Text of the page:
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Black Journalist Confesses: “I’ve used the n-word.”

Posted by Warm Southern Breeze on Sunday, June 30, 2013

This Op-Ed speaks volumes.

Read on.

Confession of a black journalist: Like Paula Deen, I’ve used the n-word (Opinion from Anthony Cook)

Anthony Cook, Huntsville Times Community News Director

Anthony Cook, Huntsville Times Community News Director

By Anthony Cook | ACook@al.com
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on June 25, 2013 at 8:18 AM, updated June 25, 2013 at 12:57 PM

When I first heard about the dust-up over food mogul Paula Deen saying the n-word, my first reaction was “Um … OK.”I considered it just that – a dust-up. Big deal.But when it was reported that her extremely popular cooking show was being dropped from the Food Network, my thoughts changed to: “This is a big deal.”I’m guilty of spending the occasional Saturday morning in front of the tube with my wife, watching Paula whip up some Southern comfort food.When I heard she’d used the n-word at some point in her life, I wondered how I’d view her the next time she was on TV, concocting something you could almost taste through the screen and telling us “This is so good, y’all.”

But, apparently that’s not gonna happen. Not only has Food Network dropped her show, but Smithfield Foods has dropped her as a spokeswoman, and QVC and Walmart are considering doing the same.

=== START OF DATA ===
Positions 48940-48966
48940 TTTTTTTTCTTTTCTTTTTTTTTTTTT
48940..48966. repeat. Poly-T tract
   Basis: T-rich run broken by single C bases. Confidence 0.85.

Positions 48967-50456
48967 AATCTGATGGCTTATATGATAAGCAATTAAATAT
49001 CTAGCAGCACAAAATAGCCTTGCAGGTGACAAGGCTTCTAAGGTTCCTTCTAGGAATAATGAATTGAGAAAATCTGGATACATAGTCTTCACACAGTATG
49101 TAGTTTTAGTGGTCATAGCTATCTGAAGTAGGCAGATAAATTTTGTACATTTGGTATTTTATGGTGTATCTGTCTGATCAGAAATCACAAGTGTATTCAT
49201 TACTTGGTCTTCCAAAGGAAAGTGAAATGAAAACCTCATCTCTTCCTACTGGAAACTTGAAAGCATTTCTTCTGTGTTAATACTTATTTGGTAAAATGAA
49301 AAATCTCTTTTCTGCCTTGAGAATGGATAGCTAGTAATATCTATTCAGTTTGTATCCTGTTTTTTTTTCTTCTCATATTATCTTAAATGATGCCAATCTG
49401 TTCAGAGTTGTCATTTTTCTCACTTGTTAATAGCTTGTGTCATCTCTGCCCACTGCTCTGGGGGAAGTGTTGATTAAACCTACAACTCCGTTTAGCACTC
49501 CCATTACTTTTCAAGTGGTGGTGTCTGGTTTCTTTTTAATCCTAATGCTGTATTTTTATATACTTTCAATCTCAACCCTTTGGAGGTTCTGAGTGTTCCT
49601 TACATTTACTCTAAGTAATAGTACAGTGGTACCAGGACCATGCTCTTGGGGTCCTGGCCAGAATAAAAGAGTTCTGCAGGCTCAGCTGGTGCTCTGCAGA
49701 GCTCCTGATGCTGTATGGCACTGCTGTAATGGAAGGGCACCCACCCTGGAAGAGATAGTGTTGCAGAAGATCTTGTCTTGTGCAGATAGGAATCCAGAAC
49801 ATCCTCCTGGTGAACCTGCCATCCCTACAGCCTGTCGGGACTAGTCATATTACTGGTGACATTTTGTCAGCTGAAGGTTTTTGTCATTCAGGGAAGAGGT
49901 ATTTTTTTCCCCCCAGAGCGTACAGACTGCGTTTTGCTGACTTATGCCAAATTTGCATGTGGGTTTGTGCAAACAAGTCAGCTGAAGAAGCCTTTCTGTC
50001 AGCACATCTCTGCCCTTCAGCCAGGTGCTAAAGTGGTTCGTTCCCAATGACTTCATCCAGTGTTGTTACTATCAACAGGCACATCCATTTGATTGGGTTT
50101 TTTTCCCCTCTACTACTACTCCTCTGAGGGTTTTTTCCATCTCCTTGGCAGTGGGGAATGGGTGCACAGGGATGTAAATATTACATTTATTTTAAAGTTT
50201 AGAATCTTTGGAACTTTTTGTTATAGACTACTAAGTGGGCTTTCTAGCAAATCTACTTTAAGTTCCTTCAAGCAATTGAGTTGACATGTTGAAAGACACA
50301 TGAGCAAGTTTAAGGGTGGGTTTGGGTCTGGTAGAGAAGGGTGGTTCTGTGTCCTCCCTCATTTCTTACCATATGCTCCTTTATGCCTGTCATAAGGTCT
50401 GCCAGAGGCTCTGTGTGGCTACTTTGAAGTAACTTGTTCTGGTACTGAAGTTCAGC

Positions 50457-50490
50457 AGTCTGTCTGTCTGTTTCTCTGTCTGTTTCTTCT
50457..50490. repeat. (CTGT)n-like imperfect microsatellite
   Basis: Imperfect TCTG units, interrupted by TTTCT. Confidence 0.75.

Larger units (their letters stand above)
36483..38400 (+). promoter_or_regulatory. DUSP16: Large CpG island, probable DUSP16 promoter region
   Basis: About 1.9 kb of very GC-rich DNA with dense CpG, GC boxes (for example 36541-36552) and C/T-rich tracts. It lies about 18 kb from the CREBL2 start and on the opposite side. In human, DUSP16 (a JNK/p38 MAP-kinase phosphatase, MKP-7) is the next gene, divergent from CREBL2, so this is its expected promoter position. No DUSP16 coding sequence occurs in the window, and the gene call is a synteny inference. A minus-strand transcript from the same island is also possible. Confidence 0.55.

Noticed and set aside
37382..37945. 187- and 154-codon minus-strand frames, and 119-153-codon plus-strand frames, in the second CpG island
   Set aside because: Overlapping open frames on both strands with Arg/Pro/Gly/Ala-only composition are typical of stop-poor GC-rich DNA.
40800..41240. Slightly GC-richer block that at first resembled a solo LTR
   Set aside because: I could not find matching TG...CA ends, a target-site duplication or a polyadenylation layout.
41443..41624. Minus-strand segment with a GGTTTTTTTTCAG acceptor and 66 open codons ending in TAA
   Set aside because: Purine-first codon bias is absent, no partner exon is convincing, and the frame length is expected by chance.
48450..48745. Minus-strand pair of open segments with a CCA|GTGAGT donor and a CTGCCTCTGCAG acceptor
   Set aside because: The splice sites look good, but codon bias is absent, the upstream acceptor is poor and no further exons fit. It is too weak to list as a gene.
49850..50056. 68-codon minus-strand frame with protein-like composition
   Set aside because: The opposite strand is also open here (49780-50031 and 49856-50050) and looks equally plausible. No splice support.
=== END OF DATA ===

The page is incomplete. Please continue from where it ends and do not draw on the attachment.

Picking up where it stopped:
This writing isn’t a defense of Paula Deen. She’s a big girl. She can take care of herself. And those businesses that are dropping association with her are just that – businesses. They have to consider the bottom line, which can be greatly affected by blows to their image. They essentially have been left with no choice.

I began to see the hypocrisy of expecting white people to adhere to a standard that I was not upholding myself.

As a black man, this writing is my attempt to point out Read the rest of this entry »

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Minnesota State Fair New Foods for 2013

Posted by Warm Southern Breeze on Wednesday, June 26, 2013

The Minnesota State Fair is just a few months away!

The MSF is the Granddaddy of ‘em all. Not only is it one of the oldest state fairs – since 1859, the only years it missed were 1861, 1862, 1893, 1945 & 1946 – it’s also the most well-attended, and the land where it all occurs is quite large. In fact, it’s ginormous!

The good people in Texas claim theirs has the highest attendance, and I suppose if the Minnesota State Fair was TWO WEEKS LONG like the TSF is, it’d put the Lone Star State to shame. However, the MSF is a 12-day event, and for that time, it draws a bigger crowd than the TSF.

Minnesota State Fair - August 22 Labor Day, through September 2, 2013

Minnesota State Fair – Thursday August 22 Labor Day, through Monday September 2, 2013

Apologies to those Longhorns.

I’ve been to the MSF once – just once –  and, I’d like to go again.

Yes, I would. It’s HUGE!!

Of course, in all fairness – yes, it’s a bad pun, but hey! It works! – I’d also like to go to the Texas State Fair, as well.

I happened to see the menu for the “new” foods appearing this year at the 2013 Minnesota State Fair. It’s Read the rest of this entry »

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Avion Espresso Tequila… it’s not just for margaritas anymore!

Posted by Warm Southern Breeze on Friday, June 7, 2013

Pundits at the Wall Street Journal share a quick taste.

Here’s one line you’ll rarely – if ever – hear about tequila:

“Pour this over some Read the rest of this entry »

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Smithfield Foods Chinese Pork Project is a Wall Street Happy Meal Deal: American Prices Will Increase

Posted by Warm Southern Breeze on Wednesday, May 29, 2013